Light Reading

Intel Detects More Silicon Photonics

Craig Matsumoto
News Analysis
Craig Matsumoto
12/7/2008
50%
50%

It's been almost two years since Intel Corp. (Nasdaq: INTC) announced any "breakthroughs" in silicon photonics. Well, we can't let that stand, can we?

Fear not. Intel is publishing its latest results today in the journal Nature Photonics, describing an Avalanche Photodiode (APD) -- a type of detector for the receiving end of an optical link -- that's made of silicon (but not completely -- there's also a germanium layer).

Intel's silicon photonics efforts so far have focused on modulators and lasers. (See Intel at 40, Intel Pushes Silicon Modulator , Intel Fires Up Silicon Laser, Intel Claims Laser Breakthrough, Intel Gets Passive on Optics, and Intel's Modest Modulator .)

The APD is new ground, not just because it's a different part, but because its performance outdoes "any equivalent device in a III-V-based or exotic material," says Mario Paniccia, an Intel fellow and director of the company's Photonics Technology Lab. (III-V, or "three-five," refers to a class of compounds such as indium phosphide (InP) or gallium arsenide.)

That's a first. Silicon photonics have always been a tradeoff. The devices would be easier to integrate and cheaper to manufacture, since they can be built using complementary metal-oxide semiconductor (CMOS) techniques that are commonplace in the chip world -- but the performance suffers. Intel has been aiming for CMOS devices with 90 percent of the performance of InP ones.

The APDs aren't anywhere close to being a marketable product, by the way. "This is a research result. It's actually a very new result, Paniccia says.

Like any big company, Intel has started and ended its share of projects. (See Will Intel Trash Telecom?, Marvell Takes a Bit of Intel, Intel Dumps Dialogic, and Intel Hands Off to Cortina.) But silicon photonics has stuck, a testament to how vital Intel believes this technology is to the future of computing.

There have been changes, though. All the photonics work is now being done at Numonyx BV , a spinoff created early this year out of the Intel and STMicroelectronics NV (NYSE: STM) flash memory businesses.

Why? It so happens, Intel's silicon photonics work was being done at what is now Numonyx's fab. Intel found it easiest to just keep the operation in place, Paniccia says. So, the engineers technically work at Numonyx and build their devices on the same Numonyx production lines that are churning out high-volume memory chips.

Meanwhile, silicon photonics are reaching the commercial stage, mainly in the form of active optical cables for data centers. Kotura Inc. , Lightwire Inc. , and Luxtera Inc. are among the companies producing or pursuing commercial products. (See Silicon Photonics Advance PIC Possibilities, Luxtera Goes Commercial, and Lightwire Debuts Its Silicon Photonics.)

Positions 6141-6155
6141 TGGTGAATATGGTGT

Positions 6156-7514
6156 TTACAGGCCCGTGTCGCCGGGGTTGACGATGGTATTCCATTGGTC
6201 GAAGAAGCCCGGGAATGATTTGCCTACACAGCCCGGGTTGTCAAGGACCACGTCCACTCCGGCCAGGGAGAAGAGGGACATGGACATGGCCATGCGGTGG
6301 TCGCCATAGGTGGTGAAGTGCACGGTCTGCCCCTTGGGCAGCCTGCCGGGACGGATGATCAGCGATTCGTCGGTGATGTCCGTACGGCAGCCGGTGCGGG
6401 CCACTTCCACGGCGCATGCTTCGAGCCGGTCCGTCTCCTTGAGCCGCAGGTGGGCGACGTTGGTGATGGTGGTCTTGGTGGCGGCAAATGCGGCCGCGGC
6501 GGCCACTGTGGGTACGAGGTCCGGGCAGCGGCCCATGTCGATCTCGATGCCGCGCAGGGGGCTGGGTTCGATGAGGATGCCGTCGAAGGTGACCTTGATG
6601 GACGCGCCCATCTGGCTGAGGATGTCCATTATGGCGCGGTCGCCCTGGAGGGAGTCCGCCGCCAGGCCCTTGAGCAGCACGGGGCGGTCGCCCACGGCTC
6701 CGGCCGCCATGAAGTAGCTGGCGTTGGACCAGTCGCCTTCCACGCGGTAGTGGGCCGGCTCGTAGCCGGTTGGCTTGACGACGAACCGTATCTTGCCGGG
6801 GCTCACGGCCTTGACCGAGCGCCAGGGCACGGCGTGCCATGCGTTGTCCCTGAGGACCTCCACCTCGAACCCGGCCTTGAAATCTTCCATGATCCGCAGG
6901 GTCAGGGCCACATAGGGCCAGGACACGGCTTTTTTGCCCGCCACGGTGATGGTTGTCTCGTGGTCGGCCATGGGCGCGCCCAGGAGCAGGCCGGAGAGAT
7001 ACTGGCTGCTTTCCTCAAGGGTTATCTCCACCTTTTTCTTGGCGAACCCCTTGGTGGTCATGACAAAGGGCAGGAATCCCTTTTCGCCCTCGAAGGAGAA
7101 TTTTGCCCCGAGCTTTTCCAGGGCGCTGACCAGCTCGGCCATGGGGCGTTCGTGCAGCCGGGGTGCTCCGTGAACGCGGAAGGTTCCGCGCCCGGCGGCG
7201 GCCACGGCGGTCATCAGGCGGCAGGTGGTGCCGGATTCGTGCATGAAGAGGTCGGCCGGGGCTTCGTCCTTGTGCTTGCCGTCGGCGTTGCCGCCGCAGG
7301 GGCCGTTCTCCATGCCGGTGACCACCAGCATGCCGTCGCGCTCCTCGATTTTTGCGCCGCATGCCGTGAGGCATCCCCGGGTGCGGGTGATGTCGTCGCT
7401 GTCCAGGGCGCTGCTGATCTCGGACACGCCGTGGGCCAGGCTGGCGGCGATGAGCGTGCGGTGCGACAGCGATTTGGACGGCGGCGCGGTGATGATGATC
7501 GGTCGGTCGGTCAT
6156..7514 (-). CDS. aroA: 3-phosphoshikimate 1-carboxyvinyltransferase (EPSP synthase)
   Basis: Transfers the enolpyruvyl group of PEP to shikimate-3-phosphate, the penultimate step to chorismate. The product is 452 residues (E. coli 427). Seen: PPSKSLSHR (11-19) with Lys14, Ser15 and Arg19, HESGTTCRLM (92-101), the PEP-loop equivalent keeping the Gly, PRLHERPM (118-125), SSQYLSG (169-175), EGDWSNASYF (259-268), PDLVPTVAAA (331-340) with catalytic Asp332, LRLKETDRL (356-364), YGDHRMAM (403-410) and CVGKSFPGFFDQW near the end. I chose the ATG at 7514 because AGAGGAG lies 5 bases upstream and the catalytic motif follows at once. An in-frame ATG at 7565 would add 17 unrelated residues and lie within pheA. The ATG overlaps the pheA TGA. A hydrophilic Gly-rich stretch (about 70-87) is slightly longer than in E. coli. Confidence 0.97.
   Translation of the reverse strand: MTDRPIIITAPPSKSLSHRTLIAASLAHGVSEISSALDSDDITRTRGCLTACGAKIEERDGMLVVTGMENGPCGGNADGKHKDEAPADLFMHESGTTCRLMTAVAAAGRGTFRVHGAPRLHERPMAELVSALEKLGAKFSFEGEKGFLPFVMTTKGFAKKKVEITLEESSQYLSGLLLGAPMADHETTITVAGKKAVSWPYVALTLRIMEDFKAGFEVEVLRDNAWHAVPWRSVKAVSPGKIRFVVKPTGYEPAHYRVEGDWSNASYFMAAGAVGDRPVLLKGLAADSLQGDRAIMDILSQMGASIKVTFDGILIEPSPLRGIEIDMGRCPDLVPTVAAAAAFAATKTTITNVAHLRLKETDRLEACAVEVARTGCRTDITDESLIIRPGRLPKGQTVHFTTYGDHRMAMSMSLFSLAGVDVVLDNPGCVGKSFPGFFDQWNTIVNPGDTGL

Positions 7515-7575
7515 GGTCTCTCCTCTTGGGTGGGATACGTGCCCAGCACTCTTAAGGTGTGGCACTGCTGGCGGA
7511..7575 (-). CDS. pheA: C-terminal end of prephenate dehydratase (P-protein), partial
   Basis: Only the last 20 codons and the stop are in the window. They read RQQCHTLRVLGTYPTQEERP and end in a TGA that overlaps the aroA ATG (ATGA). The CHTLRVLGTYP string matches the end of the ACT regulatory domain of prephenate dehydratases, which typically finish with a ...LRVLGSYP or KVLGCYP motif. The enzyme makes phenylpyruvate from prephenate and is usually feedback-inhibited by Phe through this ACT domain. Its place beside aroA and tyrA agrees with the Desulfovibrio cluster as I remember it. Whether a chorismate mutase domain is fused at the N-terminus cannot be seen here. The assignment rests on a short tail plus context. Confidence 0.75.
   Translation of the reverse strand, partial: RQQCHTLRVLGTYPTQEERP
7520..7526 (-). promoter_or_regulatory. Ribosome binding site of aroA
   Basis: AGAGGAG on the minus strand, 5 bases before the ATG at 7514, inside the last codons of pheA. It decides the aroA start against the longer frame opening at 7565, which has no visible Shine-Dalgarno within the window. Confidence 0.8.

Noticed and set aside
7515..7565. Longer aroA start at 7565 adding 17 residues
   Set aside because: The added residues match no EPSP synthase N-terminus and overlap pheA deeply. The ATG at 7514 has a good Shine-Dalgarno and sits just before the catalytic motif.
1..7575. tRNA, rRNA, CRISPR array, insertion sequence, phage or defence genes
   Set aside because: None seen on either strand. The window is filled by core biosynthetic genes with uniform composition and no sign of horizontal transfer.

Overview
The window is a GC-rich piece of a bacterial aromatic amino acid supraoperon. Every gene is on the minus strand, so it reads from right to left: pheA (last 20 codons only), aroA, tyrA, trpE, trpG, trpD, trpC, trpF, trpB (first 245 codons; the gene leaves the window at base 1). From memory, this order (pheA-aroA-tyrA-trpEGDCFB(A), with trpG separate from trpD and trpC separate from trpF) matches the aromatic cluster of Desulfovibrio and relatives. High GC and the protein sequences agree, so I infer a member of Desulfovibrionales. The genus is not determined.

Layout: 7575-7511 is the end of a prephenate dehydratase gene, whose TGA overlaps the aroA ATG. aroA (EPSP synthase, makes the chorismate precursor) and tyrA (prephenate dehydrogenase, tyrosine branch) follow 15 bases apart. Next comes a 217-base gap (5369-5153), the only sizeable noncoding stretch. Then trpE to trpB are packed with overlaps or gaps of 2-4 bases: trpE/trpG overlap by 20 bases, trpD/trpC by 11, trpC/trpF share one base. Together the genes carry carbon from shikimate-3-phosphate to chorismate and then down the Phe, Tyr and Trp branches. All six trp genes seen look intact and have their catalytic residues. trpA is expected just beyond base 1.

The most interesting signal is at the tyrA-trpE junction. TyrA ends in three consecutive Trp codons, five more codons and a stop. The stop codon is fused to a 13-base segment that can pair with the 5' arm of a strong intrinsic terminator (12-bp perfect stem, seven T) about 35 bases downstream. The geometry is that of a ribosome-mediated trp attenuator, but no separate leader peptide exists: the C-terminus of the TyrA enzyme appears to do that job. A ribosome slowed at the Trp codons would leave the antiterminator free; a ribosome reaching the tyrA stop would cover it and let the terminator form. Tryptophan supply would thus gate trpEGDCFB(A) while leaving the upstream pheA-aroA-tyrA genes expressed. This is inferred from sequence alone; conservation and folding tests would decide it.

Going the distance
Intel's silicon photonics efforts are aimed mostly at short-reach connections, but the APD could easily be applied to a telecom network. The devices usually get mentioned in the context of long-haul spans, partly because they're too expensive to use elsewhere -- $200 to $300 apiece, Paniccia says.

The advantage of an APD is that a weaker light source can generate a sufficient current. That means you can take some liberties on the transmission side -- moving the source a farther distance away, for instance. Among the possible applications Paniccia cited was the fiber-to-the-home network, where APDs could conceivably be used to extend the reach of fiber links.

Performance for APDs can be measured in the gain-bandwidth product -- that is, the device's gain multiplied by the speed of the connection, which comes out to a fixed number measured in Hertz. (Note that this means the gain goes down as the bandwidth gets faster.)

For an indium phosphide APD, that gain-bandwidth product is around 120 GHz, Intel says. Intel's silicon APD is showing 340 GHz, implying that it would have better gain than InP devices.

Intel didn't specify the speed it's aiming for with APD, but the company is shooting high with its marketing, saying a silicon APD could be an aid in 40-Gbit/s networks. That would be quite a leap, as APDs are only available in speeds up to 2.5 Gbit/s today.

"A 40-Gbit/s APD might be really pushing it, but as something they're talking about for the future, it might be reasonable," says Ali Abouzari, vice president of sales for CyOptics Inc.

To describe which part of the APD is made of silicon, it's helpful to look at how an APD works. A normal photodiode receives a photon of light and produces an electron/hole pair (you can think of a "hole" as the opposite of an electron), creating electrical current. An APD adds a multiplication region where that reaction gets amplified, creating many more electron/hole pairs and a stronger current.

Intel used silicon for the multiplication region. But to absorb the photon and get the process started, Intel needed germanium, because silicon is transparent to the infrared wavelengths used in communications. Silicon can't "catch" the light.